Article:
A Different Light: graphic novels featuring LBGTQ characters
A few months ago, I wrote a guide to finding YA with LGBTQ characters and themes. Today, I decided to put my own advice to work and create a list of graphic novels that feature gay, lesbian, or transgender characters.
The portrayal of potentially sensitive topics is made all the more sensitive by the visual nature of graphic novels. Because of this, I’ve divided the list up into two age groups. The books recommended for older teens feature more nudity, language, dark themes, and visual depictions of sexuality than the books suggested for the younger group–but, of course, every title is a little different and every reader has the right to decide what’s best for him or her.
Note: Manga has a rich and complicated history of putting out stories with queer characters. Because I’m not particularly familiar with manga, and because there are so many varieties of approaches to issues of gender and sexuality in the manga universe, I’ve left manga titles out of this list. The only exception is Wandering Son, which I included because it’s a 2012 Top Ten Great Graphic Novel!
For middle schoolers and younger teens
Wandering Son by Shimura Takako, translated by Matt Thorn (2012 Great Graphic Novels Top Ten)
Two students struggling with their gender identity become friends and confidantes in this manga series. The first volume is part of this year’s Best of the Best, so be sure to check it out if you’re doing the challenge!
Runaways, vol. 1 by Brian K. Vaughn, Adrian Alphona, and Takeshi Miyazawa (2006 Best Books for Young Adults Top Ten)
When six teenage friends discover that their parents are secretly a group of super villains, they flee their homes without much idea of where they’re going or what they’re doing. But it turns out that the teens have superpowers of their own–will they be able to defeat their parents?
Young Avengers by Allan Heinberg, Jim Cheung, and Andrea DiVito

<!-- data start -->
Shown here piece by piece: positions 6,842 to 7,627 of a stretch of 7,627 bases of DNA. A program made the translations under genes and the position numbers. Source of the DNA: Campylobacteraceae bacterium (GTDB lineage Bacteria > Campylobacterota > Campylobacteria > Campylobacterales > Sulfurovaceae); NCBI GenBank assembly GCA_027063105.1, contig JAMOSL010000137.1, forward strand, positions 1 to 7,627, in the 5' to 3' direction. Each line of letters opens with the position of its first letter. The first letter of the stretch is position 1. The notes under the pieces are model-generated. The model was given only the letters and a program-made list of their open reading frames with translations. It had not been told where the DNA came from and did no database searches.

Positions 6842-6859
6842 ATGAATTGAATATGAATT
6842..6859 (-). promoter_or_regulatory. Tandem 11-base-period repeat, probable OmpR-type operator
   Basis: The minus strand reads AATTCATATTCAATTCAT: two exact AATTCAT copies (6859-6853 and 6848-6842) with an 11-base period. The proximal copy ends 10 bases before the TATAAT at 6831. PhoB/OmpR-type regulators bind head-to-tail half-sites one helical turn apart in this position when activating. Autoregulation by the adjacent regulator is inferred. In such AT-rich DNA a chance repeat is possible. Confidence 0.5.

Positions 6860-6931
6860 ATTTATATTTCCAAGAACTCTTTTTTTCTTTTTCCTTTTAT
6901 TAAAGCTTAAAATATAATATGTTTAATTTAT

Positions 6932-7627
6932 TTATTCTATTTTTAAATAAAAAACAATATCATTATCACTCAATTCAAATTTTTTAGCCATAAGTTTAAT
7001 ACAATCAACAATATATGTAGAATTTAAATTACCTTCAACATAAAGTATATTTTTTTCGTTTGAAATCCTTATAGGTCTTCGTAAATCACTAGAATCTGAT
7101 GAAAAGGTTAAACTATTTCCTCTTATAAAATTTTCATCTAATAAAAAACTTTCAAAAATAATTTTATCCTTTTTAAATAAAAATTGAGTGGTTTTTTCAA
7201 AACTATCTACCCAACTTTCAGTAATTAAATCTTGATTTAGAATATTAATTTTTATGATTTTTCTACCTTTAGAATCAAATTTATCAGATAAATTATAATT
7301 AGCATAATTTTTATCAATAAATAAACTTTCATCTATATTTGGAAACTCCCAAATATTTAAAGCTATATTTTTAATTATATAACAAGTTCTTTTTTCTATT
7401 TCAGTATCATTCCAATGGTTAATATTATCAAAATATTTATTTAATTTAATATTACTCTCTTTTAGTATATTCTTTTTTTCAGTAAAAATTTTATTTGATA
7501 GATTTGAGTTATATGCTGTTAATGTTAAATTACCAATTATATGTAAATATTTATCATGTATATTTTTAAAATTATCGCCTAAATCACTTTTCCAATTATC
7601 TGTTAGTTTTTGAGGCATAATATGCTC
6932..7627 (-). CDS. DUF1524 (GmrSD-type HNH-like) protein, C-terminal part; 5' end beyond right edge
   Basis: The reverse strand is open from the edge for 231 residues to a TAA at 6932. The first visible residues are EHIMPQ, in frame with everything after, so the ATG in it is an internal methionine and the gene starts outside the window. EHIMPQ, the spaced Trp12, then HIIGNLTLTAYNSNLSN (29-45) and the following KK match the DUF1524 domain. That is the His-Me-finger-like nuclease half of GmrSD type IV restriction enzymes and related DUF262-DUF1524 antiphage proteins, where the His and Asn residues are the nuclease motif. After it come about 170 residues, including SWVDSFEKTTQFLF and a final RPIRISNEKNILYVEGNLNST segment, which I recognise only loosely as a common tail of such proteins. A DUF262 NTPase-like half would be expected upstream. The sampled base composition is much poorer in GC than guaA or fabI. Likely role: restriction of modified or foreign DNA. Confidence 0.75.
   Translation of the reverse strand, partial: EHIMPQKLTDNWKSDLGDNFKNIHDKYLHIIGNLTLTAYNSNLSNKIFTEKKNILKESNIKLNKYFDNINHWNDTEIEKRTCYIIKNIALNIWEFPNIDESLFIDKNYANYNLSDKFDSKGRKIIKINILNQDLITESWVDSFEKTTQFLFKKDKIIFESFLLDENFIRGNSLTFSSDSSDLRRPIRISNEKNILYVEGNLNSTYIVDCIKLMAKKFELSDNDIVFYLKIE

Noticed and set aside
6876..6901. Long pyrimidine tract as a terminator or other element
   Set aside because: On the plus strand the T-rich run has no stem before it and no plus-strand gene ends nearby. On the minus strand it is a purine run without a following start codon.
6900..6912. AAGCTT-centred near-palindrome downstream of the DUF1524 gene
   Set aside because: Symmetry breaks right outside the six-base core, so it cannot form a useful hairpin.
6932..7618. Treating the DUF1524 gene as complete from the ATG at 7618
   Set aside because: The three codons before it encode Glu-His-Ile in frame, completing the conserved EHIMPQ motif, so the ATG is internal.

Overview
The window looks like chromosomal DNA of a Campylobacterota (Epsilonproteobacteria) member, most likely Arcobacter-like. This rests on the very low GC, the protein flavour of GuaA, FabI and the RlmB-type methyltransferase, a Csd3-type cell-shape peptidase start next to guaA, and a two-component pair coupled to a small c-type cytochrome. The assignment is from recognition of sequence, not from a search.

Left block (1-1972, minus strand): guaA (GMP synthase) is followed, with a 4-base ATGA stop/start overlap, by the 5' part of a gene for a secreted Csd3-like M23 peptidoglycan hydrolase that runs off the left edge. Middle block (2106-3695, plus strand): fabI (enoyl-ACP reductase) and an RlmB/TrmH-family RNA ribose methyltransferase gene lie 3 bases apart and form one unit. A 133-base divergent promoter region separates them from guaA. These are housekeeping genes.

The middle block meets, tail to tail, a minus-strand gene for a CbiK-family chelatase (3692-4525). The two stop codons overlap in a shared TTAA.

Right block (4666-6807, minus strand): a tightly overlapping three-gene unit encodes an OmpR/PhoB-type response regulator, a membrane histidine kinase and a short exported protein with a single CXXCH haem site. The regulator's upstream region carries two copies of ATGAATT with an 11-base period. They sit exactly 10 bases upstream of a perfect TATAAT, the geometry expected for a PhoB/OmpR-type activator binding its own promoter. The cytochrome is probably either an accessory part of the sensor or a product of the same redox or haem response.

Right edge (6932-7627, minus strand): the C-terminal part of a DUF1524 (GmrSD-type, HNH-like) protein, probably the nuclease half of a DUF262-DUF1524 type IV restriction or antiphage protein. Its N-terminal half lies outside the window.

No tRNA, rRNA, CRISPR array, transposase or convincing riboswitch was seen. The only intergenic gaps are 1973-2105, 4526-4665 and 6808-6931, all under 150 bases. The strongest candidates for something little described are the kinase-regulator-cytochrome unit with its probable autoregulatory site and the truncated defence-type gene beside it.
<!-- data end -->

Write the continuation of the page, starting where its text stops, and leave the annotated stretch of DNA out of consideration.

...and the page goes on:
A Marvel comic series featuring teen superheroes, including a gay couple. Like Runways, this series features a group of teens facing new villains and old foes (including their parents), all while figuring how it is, exactly, that they’re supposed to find the time to maintain an alter ego.
Kevin Keller by Dan Parent
The newest member of the decades-old Archie Comics universe is Kevin Keller, an army kid who’s new to town and happens to be gay. Kevin’s sexuality, while acknowledged, is rarely the focus of the plot, although in later volumes Kevin enlists in the military and eventually gets married.
For high schoolers and older teens
a + e 4ever by ilike merey (2012 ALA Stonewall Award Honor title)
Two teenage outcasts–tough goth Eulalie and beautiful, androgynous Asher–bond over their shared love of music and art. Neither of the teens conform to social expectations about their gender identities or their sexuality, and although they struggle to understand their place in the world and their feelings for each other, their relationship helps them weather the storm.
Batwoman: Elegy by Greg Ruck and J.H. Williams III
Kate Kane’s military career has ended as result of the government’s “Don’t Ask, Don’t Tell” policy, so she’s back on the streets of Gotham, fighting crime in a bat suit and combat boots. Full-color art and a creepy Alice in Wonderland-esque villain make this a great edition to the DC Universe.
Fun Home by Alison Bechedel (2007 ALA Stonewall Book Award winner)
Bechedel’s classic graphic memoir deals with her strange and unhappy childhood. It covers her father’s death, his affairs with male students and the family’s babysitter, and Bechedel’s sexual awakening and her own coming out during college. Frank, funny, and tragic.
Bechedel is also the editor of the Dykes to Watch Out For series, which is a collection of comic strips by and about lesbians.
Pedro Zamora & Me: Friendship, Loss, and What I Learned by Judd Winick (2001 Quick Pick for Reluctant Readers)
Pedro Zamora and Judd Winick met in 1994 as cast members and housemates on MTV’s The Real World: San Francisco. This graphic memoir is an account of the author’s friendship with Pedro, who was an HIV-positive/AIDS and gay rights activist.
Skim by Mariko Tamaki and Jillian Tamaki (2009 Top Ten Best Books for Young Adults)
Skim is about the awkwardness, pain, and confusion of being sixteen–especially being a 16-year-old lesbian at an all-girls school. Kimberly Keiko Cameron, better known as Skim, has a huge crush on her English teacher; her best friend Lisa is drifting away from her, and the head of the popular clique has sunk into a depression following the suicide of her boyfriend. When the English teacher leaves abruptly, Skim is left to struggle with her questions alone until she finds comfort in an unexpected friendship.
— Emily Calkins, currently reading Robopocalypse by Daniel H. Wilson